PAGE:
Language policy in Abkhazia: promoting Abkhazian or forgetting Georgian?

Administrative border at Gali (left); Mingrelians crossing the Inguri river (right).
Administrative border at Gali (left); Mingrelians crossing the Inguri river (right). Author: Sandra Veloy Mateu
ANALYSIS. The academic year 2015-2016 was the first in which the Georgian language lost its place as a language of instruction in primary schools in the Georgian-speaking district of Gali, in Abkhazia, a republic that declared itself independent from Georgia and that has achieved limited international recognition. This situation has increased the tension in the (almost non-existent) relations between the Georgian government and Abkhazia.

The Gali district is inhabited mostly by Mingrelians, a subdivision within the Georgian ethnic group. Their language, Mingrelian, is very close to Georgian, although it has no written standard. As a result, Mingrelians use Georgian when writing (also since they were educated in Georgian in the Soviet period). After the Georgian-Abkhaz war in the early 1990s, under the pretext that the Gali district was inhabited by Mingrelians (and not Georgians), Mingrelians were allowed to stay, as opposed to all other Georgians from Abkhazia, who were forced to flee. Later on, those Mingrelians who had left were allowed to return and they were allowed to continue their education as it had been: in the Georgian language. This was not the preference of the de facto Abkhazian government, but rather a choice made in order not to further complicate the situation and not to inflame relations with the local population.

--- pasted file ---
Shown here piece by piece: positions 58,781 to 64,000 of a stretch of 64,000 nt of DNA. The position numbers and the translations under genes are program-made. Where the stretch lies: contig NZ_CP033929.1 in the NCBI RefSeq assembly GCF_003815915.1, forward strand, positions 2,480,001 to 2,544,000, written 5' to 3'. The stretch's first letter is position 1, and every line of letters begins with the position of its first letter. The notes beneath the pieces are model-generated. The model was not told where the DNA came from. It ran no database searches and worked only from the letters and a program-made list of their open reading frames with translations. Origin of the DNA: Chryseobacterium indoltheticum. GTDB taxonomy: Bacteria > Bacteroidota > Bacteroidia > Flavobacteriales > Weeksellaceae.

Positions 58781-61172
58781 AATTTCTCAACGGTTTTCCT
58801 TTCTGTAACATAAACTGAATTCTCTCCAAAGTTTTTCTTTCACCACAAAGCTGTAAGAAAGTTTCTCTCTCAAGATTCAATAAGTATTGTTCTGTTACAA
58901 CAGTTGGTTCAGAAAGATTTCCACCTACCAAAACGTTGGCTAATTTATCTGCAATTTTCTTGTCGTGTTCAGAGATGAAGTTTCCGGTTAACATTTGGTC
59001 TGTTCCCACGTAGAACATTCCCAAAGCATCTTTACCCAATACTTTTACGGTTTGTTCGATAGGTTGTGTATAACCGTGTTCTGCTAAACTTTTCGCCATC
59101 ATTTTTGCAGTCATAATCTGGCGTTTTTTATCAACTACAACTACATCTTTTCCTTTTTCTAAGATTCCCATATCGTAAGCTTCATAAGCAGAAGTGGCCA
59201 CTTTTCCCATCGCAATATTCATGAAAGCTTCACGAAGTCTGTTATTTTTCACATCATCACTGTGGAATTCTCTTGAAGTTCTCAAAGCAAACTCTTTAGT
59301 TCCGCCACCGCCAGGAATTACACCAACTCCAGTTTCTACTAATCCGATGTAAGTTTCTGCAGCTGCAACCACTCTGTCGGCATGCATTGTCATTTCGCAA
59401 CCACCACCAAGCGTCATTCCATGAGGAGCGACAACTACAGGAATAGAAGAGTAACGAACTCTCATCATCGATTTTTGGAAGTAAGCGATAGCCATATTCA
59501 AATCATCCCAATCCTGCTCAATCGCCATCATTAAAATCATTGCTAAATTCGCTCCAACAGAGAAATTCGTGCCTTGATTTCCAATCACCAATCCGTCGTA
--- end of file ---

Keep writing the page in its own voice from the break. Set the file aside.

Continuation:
The Gali district has maintained close relations with Georgia proper; for example, until very recently public schools in the district were still funded by the Georgian government. Due to these good relations, Gali has been somewhat left alone, thus becoming more isolated from the rest of Abkhazia, and subsequently in a worse condition. For that reason, many of its inhabitants often cross the administrative border line (ABL) with Georgia proper to either visit relatives, get doctor’s appointments or to buy things they cannot get in the breakaway territory.

In 2007, the de facto Abkhaz government adopted the Law on State Language of Abkhazia (hereinafter, "Law on Language"), in order to promote the Abkhaz language. Article 2 of the law states that Abkhaz is the only state language in Abkhazia, and Russian (alongside with Abkhaz) will be used in governmental institutions and official matters. It also states that “all citizens of the Republic of Abkhazia must command the state language” (i.e. Abkhaz). Following a language policy plan in line with the new legislation, the head of the administration in the Gali disctrict, Temur Nadaraya, announced in March 2015 that all twenty schools in the lower Gali district would switch to a Russian-taught system, thus relegating Georgian to a single subject: "Georgian language and literature".